Chapter

Sovereign Authority and the Right of Resistance I

Mark Philp and Z. A. Pelczynski

in Machiavelli, Hobbes, and Rousseau

Published in print June 2012 | ISBN: 9780199645060
Published online September 2012 | e-ISBN: 9780191741616 | DOI: http://dx.doi.org/10.1093/acprof:oso/9780199645060.003.0010
Sovereign Authority and the Right of Resistance I

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Plamenatz examines Hobbes’ claims that the sovereign can never act unjustly; that unlimited sovereign authority should be concentrated in the hands of one man whose subjects cannot rightfully disobey; and that the sovereign’s right is unlimited. The argument for absolute authority ignores the need for security of those who covenant, the distinction between sovereignty by consent and conquest, and the force of the obligations under the law of nature. Each suggests limits on sovereign authority. Hobbes’s account of the sovereign’s authority over religious belief is analysed.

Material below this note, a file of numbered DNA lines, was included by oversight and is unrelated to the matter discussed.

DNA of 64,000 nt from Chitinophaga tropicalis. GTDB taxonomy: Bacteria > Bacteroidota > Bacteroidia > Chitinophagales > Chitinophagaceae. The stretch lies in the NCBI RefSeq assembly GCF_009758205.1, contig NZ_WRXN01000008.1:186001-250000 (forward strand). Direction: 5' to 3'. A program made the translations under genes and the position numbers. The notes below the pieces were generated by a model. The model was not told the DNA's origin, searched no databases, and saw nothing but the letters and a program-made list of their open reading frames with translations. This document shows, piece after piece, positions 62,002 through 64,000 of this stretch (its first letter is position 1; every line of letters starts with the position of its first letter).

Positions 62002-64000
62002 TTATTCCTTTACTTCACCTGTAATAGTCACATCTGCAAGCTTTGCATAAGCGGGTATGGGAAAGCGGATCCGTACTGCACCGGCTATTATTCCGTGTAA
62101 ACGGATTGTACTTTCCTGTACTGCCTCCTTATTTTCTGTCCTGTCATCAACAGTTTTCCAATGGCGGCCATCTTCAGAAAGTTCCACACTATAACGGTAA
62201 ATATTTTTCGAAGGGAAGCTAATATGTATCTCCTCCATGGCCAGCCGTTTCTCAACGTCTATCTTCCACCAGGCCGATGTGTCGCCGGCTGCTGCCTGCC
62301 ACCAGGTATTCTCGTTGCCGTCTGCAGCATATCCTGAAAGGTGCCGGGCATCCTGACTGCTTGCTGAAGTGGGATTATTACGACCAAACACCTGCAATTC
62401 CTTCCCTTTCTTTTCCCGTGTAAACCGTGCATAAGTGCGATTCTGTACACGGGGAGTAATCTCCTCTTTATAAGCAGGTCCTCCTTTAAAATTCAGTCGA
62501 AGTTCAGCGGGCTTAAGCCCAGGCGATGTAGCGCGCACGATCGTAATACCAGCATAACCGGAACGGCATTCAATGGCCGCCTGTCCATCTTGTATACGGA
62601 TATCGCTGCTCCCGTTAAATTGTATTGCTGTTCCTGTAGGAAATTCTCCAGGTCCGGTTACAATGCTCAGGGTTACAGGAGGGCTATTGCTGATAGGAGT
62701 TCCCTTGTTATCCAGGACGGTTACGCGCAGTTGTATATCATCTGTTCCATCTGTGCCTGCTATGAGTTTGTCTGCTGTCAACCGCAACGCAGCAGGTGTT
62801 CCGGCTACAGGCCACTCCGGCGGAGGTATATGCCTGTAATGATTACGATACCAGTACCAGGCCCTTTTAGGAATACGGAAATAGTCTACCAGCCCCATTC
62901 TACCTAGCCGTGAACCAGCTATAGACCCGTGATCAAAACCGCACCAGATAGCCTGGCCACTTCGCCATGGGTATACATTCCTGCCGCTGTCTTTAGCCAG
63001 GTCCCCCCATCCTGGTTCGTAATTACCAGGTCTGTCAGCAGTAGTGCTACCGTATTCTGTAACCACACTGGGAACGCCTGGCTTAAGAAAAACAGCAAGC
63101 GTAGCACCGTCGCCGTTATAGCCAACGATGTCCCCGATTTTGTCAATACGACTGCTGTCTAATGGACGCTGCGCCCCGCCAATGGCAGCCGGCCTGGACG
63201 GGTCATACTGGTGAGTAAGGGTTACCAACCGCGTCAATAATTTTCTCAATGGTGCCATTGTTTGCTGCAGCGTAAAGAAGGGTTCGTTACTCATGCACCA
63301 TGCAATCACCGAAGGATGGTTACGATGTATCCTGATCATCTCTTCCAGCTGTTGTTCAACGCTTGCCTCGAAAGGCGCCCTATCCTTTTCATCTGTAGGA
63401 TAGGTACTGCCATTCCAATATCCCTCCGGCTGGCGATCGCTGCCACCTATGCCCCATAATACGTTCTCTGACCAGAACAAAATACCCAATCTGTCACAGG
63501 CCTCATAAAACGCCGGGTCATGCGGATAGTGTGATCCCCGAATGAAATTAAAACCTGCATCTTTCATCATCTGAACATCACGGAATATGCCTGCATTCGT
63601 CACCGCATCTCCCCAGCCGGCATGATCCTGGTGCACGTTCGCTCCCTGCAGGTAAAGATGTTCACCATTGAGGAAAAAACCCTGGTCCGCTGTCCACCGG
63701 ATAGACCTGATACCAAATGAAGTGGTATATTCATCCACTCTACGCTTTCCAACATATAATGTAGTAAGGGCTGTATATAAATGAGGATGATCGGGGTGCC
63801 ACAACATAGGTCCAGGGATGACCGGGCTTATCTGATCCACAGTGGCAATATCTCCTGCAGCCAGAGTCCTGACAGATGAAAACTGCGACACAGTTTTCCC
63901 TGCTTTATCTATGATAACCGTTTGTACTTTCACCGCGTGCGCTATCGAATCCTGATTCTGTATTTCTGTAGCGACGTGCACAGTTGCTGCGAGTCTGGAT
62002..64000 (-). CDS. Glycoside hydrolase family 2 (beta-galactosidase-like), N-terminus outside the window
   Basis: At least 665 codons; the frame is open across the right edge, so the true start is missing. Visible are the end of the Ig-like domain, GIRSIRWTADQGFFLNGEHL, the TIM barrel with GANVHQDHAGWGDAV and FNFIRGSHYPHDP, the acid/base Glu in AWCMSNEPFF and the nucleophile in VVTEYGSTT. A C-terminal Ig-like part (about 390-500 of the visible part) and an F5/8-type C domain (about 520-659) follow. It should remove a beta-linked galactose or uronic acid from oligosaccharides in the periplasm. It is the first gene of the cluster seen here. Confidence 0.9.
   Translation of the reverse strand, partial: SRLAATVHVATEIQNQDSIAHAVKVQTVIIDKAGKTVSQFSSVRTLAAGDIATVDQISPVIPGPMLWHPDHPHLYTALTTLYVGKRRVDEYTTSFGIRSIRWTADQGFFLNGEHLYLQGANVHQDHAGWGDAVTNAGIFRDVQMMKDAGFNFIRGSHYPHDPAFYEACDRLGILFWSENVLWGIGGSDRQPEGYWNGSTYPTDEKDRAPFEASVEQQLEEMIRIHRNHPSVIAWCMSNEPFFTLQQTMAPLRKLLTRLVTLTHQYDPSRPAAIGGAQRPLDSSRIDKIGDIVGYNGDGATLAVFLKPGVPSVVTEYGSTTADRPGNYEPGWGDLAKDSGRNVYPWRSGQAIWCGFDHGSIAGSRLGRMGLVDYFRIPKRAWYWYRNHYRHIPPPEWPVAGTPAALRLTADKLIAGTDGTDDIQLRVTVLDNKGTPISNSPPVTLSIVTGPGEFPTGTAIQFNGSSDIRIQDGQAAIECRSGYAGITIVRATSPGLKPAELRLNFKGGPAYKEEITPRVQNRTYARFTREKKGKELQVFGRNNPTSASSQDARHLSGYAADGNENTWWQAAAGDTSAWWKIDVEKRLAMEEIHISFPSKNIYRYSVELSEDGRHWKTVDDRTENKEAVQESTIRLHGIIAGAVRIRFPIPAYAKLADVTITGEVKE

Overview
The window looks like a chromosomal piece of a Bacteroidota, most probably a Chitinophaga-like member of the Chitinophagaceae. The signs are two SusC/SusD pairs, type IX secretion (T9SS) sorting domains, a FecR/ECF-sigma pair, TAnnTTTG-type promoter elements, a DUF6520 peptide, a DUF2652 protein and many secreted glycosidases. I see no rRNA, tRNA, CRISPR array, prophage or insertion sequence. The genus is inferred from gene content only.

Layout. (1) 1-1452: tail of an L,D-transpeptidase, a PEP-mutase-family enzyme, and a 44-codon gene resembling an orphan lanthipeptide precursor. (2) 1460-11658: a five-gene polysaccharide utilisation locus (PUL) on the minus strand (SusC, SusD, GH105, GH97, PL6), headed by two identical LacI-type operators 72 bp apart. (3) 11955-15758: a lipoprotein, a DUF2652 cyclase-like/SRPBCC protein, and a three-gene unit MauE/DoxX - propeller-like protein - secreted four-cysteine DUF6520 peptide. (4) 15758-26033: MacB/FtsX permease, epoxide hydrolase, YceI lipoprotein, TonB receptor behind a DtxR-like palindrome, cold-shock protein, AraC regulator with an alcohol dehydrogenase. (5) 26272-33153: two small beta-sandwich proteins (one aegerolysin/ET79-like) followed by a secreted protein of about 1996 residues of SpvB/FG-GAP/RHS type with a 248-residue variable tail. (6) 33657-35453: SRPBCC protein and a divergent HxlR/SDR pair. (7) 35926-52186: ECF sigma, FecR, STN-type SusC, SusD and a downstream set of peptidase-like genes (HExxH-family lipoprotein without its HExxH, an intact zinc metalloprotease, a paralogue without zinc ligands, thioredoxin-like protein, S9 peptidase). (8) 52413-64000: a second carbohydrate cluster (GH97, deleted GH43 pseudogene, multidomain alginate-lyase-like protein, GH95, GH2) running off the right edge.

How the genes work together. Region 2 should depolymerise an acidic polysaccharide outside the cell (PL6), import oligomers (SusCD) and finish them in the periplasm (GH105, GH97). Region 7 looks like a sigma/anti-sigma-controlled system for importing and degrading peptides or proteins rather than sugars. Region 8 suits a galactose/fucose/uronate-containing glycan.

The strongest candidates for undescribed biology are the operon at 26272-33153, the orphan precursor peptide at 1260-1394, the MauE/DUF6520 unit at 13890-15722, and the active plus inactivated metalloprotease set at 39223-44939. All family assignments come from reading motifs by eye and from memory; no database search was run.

Keywords: Hobbes; sovereignty; authority; law; justice; iniquity; disobedience; right of nature; security; religious belief; toleration

Chapter.  10029 words. 

Subjects: History of Western Philosophy

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